Tanzania

Funded by the Irish Embassy in Tanzania, Irish Rule of Law International’s Tanzania programme seeks to foster and strengthen partnerships between the police and judiciaries in Tanzania, Ireland, and Northern Ireland with a view to mutual learning and the improved handling of child sexual abuse (CSA) cases.


A community awareness session held by CDF at a school, 2021

In Tanzania, more than one in four girls, and more than one in seven boys experience some form of sexual violence before they reach the age of eighteen. Despite this, there is an underreporting of CSA and an inability of Tanzanian authorities to effectively investigate such matters. Ireland’s own history of dealing with CSA – initial underreporting followed by waves of prosecutions in the 1990s – has provided Irish criminal justice institutions with the expertise in how these types of proceedings ought to be conducted.


CDF meeting with communities in the Mpwapwa district, 2020

While this year places increased emphasis on strengthening high-level institutional links, last year IRLI worked with a local NGO, Children’s Dignity Forum (CDF), to raise awareness about available mechanisms for redress for victims of CSA. During this iteration of the programme, IRLI worked in-tandem with CDF to develop CSA-specific training-materials, and deliver training events to criminal justice institutions in Tanzania, as well as to social welfare officers and doctors.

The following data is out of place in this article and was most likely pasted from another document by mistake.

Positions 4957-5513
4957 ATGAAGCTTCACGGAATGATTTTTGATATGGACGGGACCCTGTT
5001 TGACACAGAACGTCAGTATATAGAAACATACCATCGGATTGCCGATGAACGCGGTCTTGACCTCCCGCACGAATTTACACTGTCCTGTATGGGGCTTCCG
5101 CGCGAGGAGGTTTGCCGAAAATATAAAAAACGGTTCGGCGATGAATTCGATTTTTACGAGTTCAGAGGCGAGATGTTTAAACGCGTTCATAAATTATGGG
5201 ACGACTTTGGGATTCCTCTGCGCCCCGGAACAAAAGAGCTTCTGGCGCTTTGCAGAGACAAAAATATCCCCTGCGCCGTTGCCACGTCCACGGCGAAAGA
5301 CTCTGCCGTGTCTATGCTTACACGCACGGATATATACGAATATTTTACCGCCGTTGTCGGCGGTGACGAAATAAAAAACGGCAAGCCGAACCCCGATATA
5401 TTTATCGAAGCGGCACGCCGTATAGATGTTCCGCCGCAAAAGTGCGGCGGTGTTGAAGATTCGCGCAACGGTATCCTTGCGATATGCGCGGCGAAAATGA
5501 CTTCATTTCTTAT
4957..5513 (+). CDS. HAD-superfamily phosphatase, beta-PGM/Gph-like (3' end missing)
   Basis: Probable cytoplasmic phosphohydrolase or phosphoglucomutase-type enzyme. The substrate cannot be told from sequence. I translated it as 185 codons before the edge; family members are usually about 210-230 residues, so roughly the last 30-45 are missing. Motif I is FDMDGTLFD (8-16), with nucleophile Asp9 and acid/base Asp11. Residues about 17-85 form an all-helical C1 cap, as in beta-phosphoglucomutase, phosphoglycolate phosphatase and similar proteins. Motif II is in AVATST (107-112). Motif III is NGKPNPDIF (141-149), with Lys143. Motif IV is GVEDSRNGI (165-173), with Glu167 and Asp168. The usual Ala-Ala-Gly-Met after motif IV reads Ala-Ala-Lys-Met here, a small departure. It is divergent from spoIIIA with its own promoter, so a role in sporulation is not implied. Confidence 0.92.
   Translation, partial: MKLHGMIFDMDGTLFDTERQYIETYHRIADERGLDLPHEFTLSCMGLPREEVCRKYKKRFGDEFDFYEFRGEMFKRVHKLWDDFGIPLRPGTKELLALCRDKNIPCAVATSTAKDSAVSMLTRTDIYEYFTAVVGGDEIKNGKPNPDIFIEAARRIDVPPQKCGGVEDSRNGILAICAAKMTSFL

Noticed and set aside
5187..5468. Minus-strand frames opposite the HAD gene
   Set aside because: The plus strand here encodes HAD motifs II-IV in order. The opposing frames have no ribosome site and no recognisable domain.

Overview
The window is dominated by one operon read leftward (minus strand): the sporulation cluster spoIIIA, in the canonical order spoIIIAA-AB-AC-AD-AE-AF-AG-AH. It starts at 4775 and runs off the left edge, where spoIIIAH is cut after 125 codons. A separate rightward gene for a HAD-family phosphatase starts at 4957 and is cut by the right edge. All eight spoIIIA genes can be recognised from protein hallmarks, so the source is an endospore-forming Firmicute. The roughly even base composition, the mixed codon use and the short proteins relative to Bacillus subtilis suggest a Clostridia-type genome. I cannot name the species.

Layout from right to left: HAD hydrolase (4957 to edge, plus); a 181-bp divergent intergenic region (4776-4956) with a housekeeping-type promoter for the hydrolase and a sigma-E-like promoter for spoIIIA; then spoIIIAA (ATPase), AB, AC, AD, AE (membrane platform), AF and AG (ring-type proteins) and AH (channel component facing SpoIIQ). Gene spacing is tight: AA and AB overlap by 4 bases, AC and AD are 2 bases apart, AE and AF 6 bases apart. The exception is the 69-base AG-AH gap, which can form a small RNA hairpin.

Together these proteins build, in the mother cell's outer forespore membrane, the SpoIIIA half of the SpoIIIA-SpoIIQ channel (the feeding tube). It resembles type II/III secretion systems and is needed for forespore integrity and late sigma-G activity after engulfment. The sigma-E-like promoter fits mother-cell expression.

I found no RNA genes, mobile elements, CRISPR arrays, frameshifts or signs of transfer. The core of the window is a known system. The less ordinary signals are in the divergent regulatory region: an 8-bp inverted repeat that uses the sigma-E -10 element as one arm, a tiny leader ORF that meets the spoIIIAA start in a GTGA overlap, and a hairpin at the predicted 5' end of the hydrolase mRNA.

Training course organised by CDF and the Tanzanian Women Judges Association (TAWJA), 2020

This year’s programme reached a milestone with the visit of four Tanzanian Judges to Ireland and to Northern Ireland during November 2022. The aim of the visit included mutual learning and knowledge sharing related to the challenges, practice, and procedure relevant to the handling of CSA cases in Ireland, Northern Ireland and Tanzania. Future stages of the project planned for 2023, involve police exchanges to Tanzania and Ireland and securing ongoing Judicial training events between the three jurisdictions on a regular basis, to build on the lessons learnt during the November 2022 exchange.


IRLI staff with Tanzanian judges during trip to Ireland and Northern Ireland, November 2022

Going forward, training events will be held on topics identified amongst criminal justice sector actors in the three jurisdictions, including a focus on obtaining high quality evidence through appropriate investigative best-practices for interviewing children and vulnerable persons and its subsequent presentation before the courts, for example through the possible use of video-link evidence for CSA complainants to give their testimony. Judicial training will be coordinated with Tanzania’s Institute for Judicial Administration.

IRLI envisions that the project will have long-lasting sustainable impact, and that CSA will be used as a vehicle to improve the investigations of crimes committed against vulnerable persons and victims of sexual and gender-based violence more generally.

With thanks to Irish Aid for its continued support of this programme. 



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